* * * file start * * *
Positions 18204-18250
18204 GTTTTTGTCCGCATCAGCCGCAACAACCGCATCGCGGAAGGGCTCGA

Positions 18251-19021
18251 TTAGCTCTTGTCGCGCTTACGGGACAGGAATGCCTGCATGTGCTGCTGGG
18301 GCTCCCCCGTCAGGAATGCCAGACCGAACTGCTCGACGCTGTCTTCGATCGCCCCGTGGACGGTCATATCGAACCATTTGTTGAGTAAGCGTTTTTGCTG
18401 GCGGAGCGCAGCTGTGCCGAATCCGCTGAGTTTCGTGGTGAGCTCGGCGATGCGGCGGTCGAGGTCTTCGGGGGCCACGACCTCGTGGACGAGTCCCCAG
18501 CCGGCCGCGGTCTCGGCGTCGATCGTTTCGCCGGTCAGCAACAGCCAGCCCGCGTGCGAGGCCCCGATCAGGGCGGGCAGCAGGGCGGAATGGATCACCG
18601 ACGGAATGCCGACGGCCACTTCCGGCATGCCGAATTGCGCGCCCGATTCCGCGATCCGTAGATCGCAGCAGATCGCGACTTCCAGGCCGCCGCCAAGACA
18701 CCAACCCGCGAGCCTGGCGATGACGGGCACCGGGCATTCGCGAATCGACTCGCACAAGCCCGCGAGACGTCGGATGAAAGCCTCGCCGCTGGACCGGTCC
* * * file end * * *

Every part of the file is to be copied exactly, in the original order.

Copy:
Positions 18204-18250
18204 GTTTTTGTCCGCATCAGCCGCAACAACCGCATCGCGGAAGGGCTCGA

Positions 18251-19021
18251 TTAGCTCTTGTCGCGCTTACGGGACAGGAATGCCTGCATGTGCTGCTGGG
18301 GCTCCCCCGTCAGGAATGCCAGACCGAACTGCTCGACGCTGTCTTCGATCGCCCCGTGGACGGTCATATCGAACCATTTGTTGAGTAAGCGTTTTTGCTG
18401 GCGGAGCGCAGCTGTGCCGAATCCGCTGAGTTTCGTGGTGAGCTCGGCGATGCGGCGGTCGAGGTCTTCGGGGGCCACGACCTCGTGGACGAGTCCCCAG
18501 CCGGCCGCGGTCTCGGCGTCGATCGTTTCGCCGGTCAGCAACAGCCAGCCCGCGTGCGAGGCCCCGATCAGGGCGGGCAGCAGGGCGGAATGGATCACCG
18601 ACGGAATGCCGACGGCCACTTCCGGCATGCCGAATTGCGCGCCCGATTCCGCGATCCGTAGATCGCAGCAGATCGCGACTTCCAGGCCGCCGCCAAGACA
18701 CCAACCCGCGAGCCTGGCGATGACGGGCACCGGGCATTCGCGAATCGACTCGCACAAGCCCGCGAGACGTCGGATGAAAGCCTCGCCGCTGGACCGGTCC